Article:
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Review: Gwendolyn Brooks’ Annie Allen Is A Quintessential What The Fuck For Poetry Lovers

Review: Gwendolyn Brooks’ Annie Allen Is A Quintessential What The Fuck For Poetry Lovers

As featured on Econoclash Review: https://www.econoclash.com/2021/02/08/review-baptism-by-fire-a-grossly-personal-reflection-on-the-state-of-modern-womanhood-by-tia-janae/

Annie Allen by Gwendolyn Brooks is a Pulitzer Prize winning poetry collection, winning the prestigious award after publication in 1949.  Since then the work has become somewhat forgotten and mislabeled; for decades Brooks’ legend has always stated that her rhythmically simplistic poem We Real Cool was the poem that brought her to Pulitzer status.  Nothing could be further from the truth, as We Real Cool appears in her later work The Bean Eaters, was released to little fanfare and has languished in obscurity since its release in 1960.

Reviewing this piece has been quite a challenge.  For starters, Annie Allen languishes in virtual obscurity, never having been reprinted on its own since release.  Since Brooks’ death most, if not all of her work sans We Real Cool as a standalone piece are virtually absent from any critical review, comparison, or poetic conversation.  It took me nine days to find a copy, and unfortunately, it was in a massive compilation with three of Brooks’ other works, so I have no idea whether or not it had been edited from its initial release.  From what I have read, Annie Allen is less of a jewel in Brooks’ cap more so than a quintessential what the fuck moment for poetic lovers.

From my understanding Annie Allen is a sequel to Brooks’ A Street Called Bronzeville, where our main protagonist Annie Allen takes us around her perspective of Chicago and her experiences in it.  She’s been through hell; she lives in a very segregationist and discriminative Chicago.  Her husband has come home from World War II but he’s a head case after suffering post-traumatic stress during combat and systemic racism being an enlisted Black man during the time.  All Annie wants to do is make it through today and hopes the world gets better tomorrow.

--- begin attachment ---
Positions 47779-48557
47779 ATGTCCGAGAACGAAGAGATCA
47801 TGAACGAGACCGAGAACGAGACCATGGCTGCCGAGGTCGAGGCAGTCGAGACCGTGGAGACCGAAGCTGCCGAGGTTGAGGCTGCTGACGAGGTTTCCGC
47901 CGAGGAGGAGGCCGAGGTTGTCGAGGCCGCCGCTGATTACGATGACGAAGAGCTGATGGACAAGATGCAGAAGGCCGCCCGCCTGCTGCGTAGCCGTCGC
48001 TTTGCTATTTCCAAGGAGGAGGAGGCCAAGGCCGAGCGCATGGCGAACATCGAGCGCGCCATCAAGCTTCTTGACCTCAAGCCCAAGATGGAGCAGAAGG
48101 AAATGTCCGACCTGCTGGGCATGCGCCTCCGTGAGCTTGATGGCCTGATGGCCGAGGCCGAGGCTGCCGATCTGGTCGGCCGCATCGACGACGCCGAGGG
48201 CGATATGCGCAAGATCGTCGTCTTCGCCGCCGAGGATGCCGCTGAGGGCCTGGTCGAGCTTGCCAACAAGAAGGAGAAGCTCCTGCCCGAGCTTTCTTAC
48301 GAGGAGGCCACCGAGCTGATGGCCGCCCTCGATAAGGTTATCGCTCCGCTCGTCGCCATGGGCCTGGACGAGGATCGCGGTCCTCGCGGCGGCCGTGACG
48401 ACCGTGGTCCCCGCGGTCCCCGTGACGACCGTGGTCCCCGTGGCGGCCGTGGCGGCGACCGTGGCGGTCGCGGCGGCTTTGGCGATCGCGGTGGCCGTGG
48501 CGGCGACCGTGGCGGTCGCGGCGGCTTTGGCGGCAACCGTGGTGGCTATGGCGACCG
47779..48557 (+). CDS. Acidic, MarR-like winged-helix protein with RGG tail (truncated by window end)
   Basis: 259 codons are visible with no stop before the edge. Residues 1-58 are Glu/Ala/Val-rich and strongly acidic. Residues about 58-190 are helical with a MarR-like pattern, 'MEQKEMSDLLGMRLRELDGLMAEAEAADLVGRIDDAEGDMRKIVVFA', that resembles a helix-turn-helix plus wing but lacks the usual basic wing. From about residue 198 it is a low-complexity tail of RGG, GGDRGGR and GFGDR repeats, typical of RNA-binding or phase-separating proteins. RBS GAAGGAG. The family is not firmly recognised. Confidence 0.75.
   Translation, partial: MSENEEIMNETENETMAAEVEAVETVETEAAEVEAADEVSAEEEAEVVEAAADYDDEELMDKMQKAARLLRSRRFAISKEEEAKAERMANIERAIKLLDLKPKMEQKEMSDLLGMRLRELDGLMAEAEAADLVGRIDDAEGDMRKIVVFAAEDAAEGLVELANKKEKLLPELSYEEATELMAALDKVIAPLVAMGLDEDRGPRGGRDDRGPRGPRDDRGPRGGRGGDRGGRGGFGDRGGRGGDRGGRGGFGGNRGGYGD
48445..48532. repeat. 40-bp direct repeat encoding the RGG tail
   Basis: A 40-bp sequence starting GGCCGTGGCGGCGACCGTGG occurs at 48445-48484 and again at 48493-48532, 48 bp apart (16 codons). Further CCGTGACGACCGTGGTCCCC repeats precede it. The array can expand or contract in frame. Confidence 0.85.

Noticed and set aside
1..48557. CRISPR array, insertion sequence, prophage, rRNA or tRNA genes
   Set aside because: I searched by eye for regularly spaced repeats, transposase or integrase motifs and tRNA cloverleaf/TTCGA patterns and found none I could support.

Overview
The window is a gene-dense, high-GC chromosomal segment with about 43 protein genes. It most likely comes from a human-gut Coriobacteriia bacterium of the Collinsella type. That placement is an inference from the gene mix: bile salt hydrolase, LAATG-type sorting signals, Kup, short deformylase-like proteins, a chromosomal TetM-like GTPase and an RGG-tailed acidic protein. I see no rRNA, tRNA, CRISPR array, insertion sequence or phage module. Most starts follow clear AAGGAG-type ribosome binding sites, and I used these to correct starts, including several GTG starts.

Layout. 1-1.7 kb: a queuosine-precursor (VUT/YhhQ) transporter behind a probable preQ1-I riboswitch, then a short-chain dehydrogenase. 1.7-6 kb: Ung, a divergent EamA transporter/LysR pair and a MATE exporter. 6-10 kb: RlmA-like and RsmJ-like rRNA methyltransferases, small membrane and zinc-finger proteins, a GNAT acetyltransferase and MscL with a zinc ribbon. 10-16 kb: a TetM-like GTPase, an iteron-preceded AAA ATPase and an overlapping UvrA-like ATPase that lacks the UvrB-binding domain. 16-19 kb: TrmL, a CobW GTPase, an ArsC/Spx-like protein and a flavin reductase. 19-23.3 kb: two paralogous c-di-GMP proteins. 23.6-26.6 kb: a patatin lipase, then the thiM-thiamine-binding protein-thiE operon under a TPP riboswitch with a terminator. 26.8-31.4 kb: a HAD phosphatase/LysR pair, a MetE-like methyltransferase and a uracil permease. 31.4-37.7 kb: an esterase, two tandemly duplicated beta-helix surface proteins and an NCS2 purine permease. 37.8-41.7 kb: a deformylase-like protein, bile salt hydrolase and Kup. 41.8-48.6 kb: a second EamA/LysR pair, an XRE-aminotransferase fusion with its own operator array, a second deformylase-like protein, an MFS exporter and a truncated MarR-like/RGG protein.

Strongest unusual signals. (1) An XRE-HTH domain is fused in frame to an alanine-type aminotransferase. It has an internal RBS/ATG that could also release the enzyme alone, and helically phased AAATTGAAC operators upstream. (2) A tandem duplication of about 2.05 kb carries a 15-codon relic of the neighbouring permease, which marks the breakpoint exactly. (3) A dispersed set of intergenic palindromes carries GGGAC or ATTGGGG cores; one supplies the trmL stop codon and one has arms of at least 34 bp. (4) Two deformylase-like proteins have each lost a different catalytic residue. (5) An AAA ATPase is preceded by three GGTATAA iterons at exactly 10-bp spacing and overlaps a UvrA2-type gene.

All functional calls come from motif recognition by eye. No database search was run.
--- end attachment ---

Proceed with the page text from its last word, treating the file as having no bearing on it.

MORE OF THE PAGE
Her homelife is also questionable.  There are troubles with the young folks, old folks are getting up in age and are sick or dying.  She’s trying to find herself in the world, which is 1949 and doesn’t leave a woman like her with many options other than being a wife.  Even that fails Annie as her husband runs out on her and doesn’t come back.  For all intent and purpose, Annie Allen is in a war and is fatigued and battle worn.

Being seventy-two years old Annie Allen hasn’t aged well.  The world’s a different place and women can say and do what they feel without censorship.  Annie Allen feels very self-censored and watered down even for the era, as if the source material was tailored for a white audience on what they felt a Black female poet should write versus what Brooks may have wanted to say without judgment.  For all of Annie’s struggles, many of the poems seems fundamentally elementary, with shorter stanzas and the middle section entitled The Anniad more suited for a Dr. Seuss collaboration than an independent adult themed Pulitzer prize winning book.

The biggest mystery is why Annie Allen has been lost to obscurity all these years and it not only won a Pulitzer, but it also led Brooks to become the Illinois Poet Laureate until her death.  I also do not understand why history has miscategorized one of Brooks’ more simple pieces that reads like Humpty Dumpty (being We Real Cool) into somehow being the crowning achievement of a book it’s not even in.  It seems as if the poetry world has conspired and has been trying to hide Gwendolyn Brooks’ legacy of works and somehow succeeded.

Anytime anyone wins a Pulitzer, it’s a crowning achievement.  It’s just too bad not even they thought enough of preserving a book they felt was deserving of their organization.  If you can find it, Annie Allen is worth a read just for its sheer importance of being a crowning achievement of black poetics.  No other black poet before or since has amassed the accolades of Brooks’ work, and that in itself is a testament to her selective genius.

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